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Oman’s Economic Outlook- Fall 2016


Slower economic growth estimated in 2016 is a reflection of lower oil sector investment coupled with the knock-on effects of lower public spending. Significant fiscal consolidation efforts have led to fiscal savings, but the deficit remains high. Low oil prices have also widened the current account deficit despite higher export volume. Oman continues to resort to its reserves and to borrowing. The projected uptick in oil prices and expansion of the non-oil economy will improve the macroeconomic outlook.

Outlook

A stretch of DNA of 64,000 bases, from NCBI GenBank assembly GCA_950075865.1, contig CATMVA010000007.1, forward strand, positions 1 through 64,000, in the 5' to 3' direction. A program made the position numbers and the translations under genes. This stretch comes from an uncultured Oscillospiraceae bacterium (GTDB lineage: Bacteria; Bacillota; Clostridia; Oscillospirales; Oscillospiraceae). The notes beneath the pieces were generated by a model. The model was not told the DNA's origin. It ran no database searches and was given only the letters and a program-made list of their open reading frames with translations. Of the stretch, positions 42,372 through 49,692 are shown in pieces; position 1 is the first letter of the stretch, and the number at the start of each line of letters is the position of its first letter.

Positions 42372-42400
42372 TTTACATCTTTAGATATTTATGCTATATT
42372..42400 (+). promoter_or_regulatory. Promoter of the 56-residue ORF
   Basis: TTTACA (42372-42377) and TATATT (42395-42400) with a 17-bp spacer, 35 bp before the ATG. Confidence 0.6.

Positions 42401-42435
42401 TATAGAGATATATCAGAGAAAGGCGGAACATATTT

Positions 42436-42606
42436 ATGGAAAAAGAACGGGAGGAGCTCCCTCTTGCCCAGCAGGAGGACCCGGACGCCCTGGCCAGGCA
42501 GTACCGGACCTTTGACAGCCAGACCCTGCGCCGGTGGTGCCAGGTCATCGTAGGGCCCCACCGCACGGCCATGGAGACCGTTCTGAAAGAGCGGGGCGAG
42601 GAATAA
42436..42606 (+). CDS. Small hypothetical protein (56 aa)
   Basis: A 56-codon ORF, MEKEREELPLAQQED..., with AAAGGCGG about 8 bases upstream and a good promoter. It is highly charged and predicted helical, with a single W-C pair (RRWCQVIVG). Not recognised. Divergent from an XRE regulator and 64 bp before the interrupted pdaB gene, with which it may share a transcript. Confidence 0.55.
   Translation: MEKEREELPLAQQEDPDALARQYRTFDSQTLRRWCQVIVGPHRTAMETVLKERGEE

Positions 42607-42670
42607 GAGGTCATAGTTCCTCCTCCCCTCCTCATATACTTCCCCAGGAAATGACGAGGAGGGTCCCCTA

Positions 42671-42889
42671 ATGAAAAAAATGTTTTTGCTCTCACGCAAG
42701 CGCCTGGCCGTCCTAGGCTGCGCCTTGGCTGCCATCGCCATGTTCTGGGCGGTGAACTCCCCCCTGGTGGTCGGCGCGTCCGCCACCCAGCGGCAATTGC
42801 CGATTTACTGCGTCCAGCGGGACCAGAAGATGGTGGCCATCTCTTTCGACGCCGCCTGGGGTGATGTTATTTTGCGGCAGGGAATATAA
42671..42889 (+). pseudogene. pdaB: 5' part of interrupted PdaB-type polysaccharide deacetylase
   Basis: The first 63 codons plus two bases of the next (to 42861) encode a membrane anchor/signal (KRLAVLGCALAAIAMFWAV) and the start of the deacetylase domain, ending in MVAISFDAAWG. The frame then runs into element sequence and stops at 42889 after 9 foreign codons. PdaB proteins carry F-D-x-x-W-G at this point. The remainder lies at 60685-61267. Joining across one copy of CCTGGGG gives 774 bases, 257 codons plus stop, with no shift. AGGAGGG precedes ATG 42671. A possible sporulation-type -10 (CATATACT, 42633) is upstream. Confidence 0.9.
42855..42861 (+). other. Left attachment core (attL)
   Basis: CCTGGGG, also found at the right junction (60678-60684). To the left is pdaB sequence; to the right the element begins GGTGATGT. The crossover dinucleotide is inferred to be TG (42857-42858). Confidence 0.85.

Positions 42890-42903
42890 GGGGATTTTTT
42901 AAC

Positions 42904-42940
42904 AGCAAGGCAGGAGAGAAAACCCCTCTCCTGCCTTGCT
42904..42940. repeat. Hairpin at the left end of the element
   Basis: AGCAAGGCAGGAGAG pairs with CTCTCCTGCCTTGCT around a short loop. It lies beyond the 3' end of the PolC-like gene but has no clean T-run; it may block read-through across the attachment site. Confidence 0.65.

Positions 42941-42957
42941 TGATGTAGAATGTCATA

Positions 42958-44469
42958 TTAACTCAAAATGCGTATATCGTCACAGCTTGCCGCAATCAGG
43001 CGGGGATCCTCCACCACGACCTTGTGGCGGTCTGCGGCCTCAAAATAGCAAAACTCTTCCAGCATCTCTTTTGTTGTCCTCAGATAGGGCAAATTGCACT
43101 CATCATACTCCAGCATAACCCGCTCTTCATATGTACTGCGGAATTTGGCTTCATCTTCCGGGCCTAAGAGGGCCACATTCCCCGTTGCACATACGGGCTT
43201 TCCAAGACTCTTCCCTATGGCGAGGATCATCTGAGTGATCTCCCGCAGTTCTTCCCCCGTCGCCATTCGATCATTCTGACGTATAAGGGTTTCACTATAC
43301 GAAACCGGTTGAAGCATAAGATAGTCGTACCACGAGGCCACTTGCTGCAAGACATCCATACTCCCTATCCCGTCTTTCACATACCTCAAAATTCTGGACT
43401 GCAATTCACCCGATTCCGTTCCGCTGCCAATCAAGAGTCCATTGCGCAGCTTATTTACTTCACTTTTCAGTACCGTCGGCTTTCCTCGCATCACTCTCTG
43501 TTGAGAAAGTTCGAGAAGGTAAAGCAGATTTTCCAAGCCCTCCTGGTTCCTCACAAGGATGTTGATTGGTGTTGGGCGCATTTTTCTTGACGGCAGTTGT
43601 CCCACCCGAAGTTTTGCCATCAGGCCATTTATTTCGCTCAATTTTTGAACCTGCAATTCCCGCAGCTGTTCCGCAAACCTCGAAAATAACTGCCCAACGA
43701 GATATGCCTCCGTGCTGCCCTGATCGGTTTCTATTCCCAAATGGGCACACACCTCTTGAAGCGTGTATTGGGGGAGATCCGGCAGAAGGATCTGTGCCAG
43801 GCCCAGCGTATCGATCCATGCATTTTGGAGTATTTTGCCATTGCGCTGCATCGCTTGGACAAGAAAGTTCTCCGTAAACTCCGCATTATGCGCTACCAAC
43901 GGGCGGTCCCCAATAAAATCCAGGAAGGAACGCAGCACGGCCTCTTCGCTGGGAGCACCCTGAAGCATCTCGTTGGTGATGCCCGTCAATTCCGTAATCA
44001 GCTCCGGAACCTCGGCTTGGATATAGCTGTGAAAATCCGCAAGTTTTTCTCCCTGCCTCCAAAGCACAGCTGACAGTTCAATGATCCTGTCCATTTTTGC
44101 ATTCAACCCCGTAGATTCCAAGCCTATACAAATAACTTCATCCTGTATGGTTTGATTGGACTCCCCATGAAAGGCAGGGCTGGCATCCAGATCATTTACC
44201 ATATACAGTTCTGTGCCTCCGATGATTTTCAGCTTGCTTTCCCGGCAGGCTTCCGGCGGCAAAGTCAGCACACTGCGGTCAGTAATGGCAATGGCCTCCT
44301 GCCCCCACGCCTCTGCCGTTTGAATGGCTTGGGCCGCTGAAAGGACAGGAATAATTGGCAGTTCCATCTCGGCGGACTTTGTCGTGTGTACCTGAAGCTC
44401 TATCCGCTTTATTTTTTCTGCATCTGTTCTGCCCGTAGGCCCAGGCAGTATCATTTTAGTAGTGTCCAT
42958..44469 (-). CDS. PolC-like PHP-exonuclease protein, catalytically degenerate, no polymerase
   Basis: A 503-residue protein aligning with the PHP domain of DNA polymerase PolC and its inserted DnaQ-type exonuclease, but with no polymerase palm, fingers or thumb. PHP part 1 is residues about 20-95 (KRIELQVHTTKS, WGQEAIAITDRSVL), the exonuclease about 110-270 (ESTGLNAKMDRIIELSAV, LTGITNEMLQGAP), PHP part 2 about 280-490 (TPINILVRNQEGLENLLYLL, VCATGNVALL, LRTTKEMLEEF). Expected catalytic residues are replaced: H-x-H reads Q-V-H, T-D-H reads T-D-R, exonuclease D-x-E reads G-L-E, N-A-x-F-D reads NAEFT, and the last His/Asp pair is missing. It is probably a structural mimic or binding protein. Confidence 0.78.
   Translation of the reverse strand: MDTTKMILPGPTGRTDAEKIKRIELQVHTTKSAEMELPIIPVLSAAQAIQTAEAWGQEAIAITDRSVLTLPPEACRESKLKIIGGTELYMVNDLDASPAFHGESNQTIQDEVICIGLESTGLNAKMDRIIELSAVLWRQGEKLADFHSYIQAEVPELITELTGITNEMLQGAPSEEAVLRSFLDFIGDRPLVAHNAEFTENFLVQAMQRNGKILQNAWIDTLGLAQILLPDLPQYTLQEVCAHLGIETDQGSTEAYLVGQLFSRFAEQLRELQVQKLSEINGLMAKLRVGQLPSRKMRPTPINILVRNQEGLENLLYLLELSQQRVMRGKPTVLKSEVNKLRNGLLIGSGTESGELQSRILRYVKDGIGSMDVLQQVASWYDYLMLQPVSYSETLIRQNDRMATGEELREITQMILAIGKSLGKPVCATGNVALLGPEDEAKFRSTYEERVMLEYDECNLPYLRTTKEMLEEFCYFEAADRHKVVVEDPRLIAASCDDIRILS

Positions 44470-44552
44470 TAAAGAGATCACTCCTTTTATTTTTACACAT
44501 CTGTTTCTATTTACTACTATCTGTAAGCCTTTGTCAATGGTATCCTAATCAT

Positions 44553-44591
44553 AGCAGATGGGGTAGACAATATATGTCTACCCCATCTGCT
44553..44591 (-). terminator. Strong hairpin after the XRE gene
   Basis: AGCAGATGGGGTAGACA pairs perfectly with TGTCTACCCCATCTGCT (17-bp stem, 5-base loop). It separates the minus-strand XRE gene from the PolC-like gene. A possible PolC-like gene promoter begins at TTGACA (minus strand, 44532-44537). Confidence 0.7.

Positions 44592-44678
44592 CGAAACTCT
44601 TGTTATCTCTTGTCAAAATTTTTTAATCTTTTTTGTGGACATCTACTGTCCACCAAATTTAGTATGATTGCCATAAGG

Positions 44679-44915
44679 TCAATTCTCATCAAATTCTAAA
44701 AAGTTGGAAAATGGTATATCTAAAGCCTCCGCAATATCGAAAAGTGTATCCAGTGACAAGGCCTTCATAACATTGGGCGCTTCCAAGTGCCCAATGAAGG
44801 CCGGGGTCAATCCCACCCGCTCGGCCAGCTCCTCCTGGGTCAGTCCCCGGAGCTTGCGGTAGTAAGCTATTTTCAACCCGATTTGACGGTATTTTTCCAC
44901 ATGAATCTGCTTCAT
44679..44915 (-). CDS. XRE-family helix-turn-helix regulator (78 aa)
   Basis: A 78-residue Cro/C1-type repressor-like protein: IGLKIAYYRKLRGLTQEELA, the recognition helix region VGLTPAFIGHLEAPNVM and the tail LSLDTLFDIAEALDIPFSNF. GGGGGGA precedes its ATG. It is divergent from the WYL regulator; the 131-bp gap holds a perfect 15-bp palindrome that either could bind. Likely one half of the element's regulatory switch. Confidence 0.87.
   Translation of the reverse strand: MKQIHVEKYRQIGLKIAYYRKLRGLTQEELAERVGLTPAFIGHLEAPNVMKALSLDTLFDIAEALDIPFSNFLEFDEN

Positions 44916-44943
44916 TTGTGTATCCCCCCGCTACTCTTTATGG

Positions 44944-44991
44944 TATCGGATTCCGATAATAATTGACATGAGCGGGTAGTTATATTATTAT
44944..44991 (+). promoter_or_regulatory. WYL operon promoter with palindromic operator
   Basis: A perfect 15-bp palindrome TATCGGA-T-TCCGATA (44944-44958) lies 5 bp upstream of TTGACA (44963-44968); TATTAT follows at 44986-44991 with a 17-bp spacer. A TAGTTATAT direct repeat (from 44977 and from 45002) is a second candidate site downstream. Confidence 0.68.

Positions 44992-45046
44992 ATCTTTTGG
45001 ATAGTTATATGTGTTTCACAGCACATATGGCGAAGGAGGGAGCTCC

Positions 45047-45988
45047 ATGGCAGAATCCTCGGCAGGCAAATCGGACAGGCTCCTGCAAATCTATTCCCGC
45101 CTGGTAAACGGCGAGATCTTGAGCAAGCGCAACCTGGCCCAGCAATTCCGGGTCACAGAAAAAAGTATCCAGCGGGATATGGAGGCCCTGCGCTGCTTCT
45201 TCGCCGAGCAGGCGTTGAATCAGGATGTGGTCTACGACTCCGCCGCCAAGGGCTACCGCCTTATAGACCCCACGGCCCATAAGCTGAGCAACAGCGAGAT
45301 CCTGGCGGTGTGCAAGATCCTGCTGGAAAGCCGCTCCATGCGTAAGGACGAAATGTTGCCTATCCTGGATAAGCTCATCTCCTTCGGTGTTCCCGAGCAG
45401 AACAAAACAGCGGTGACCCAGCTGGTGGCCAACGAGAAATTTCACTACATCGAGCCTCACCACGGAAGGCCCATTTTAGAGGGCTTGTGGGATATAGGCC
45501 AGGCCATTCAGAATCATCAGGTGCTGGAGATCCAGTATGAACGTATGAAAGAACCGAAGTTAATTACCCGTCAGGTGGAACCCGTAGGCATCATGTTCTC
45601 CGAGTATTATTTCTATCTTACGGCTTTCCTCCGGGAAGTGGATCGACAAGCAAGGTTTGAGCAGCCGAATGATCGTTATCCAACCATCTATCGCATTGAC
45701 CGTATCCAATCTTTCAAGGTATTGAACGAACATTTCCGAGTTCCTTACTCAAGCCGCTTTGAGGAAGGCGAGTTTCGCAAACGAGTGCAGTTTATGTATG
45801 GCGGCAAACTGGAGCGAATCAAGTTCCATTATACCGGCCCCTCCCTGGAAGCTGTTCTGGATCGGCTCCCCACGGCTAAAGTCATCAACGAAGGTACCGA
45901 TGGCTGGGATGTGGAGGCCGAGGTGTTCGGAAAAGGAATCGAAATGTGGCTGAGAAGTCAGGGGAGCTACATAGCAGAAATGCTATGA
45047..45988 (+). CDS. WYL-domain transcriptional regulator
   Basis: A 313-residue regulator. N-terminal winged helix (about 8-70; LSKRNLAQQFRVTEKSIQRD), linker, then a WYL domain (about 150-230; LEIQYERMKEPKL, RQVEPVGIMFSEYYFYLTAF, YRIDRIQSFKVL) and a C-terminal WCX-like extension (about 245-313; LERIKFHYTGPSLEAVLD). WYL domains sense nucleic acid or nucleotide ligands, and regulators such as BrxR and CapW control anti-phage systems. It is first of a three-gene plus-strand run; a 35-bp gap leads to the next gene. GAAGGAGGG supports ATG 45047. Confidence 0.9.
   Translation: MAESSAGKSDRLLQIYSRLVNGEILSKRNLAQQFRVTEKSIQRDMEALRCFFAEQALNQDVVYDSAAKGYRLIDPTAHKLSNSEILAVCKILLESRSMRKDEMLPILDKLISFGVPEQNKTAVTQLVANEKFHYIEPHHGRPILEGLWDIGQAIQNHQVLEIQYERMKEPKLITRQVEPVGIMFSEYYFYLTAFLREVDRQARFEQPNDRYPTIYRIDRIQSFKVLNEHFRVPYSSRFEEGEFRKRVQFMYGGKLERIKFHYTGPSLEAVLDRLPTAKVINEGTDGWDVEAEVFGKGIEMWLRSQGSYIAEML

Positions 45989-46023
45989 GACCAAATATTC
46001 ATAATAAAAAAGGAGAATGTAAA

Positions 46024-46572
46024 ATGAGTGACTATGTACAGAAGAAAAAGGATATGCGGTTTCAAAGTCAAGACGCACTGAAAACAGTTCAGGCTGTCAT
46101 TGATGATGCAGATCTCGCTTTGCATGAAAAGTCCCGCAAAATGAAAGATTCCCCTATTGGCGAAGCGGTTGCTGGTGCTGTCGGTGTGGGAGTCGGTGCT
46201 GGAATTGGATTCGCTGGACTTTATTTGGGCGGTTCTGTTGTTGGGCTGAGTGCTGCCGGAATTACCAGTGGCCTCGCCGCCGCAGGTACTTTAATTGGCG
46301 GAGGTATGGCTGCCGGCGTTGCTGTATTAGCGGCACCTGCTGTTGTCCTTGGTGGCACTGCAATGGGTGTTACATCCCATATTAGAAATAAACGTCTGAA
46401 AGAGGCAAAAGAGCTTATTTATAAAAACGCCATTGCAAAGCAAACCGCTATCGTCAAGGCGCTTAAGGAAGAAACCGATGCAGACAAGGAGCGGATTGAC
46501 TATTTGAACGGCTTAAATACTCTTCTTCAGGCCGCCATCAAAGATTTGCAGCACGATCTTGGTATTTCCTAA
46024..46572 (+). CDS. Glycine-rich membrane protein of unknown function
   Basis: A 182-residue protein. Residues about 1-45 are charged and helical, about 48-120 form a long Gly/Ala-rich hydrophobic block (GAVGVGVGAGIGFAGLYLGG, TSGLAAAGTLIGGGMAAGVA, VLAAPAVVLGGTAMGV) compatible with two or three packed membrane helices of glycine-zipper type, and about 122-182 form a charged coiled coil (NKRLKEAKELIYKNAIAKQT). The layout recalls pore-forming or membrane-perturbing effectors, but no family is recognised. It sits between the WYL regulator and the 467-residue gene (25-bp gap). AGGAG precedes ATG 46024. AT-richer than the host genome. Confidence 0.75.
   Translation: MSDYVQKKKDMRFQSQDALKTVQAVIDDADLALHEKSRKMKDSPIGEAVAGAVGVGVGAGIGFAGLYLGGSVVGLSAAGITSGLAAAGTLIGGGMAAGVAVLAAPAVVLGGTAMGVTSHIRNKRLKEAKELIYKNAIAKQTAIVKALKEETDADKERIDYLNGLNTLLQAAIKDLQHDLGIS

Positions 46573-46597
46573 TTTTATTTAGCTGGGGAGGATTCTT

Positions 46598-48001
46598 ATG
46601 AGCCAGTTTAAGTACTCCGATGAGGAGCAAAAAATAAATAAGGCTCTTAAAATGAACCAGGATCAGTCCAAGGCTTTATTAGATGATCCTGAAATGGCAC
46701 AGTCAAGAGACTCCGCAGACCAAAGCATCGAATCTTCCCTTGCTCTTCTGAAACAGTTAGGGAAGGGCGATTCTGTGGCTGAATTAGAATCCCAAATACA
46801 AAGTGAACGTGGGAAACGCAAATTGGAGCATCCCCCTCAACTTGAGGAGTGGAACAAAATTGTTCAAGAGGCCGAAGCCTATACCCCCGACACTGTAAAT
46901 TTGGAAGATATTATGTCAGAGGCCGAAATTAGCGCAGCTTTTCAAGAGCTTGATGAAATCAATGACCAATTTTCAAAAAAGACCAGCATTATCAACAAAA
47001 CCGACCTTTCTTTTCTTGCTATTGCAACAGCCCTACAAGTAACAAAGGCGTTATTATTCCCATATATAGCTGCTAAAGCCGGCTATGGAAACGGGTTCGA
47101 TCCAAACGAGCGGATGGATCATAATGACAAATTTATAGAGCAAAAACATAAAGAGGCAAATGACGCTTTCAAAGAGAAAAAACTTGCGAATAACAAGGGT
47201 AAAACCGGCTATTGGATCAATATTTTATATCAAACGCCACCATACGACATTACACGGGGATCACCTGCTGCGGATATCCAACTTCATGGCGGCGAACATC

Overall real GDP growth is projected to slightly recover over the medium term, reaching 3.4% by 2018, as a gradual recovery of oil prices improves confidence and encourages private sector investment. This will be further supported by the new foreign ownership law and liberalization in aviation. Oman is expected to focus its infrastructure investment in tourism and logistics. Continued fiscal austerity measures and revenue mobilization, combined with higher oil prices, will allow the budget deficit to further narrow to 10% of GDP in 2018. But with further bond issuances in the pipeline, debt is likely to rise dramatically. Trade and investment opportunities with Iran are expected to increase as the sanctions are lifted. The current account deficit is projected to remain high at 19.5% in 2017 but should narrow as oil prices rise, non-oil exports grow, and the gas pipeline with Iran increases LNG exports. Cost push pressures from rising global food prices and subsidy reform are expected to increase inflation to 2.8% by 2018. Oman is expected to maintain its peg to the US dollar.

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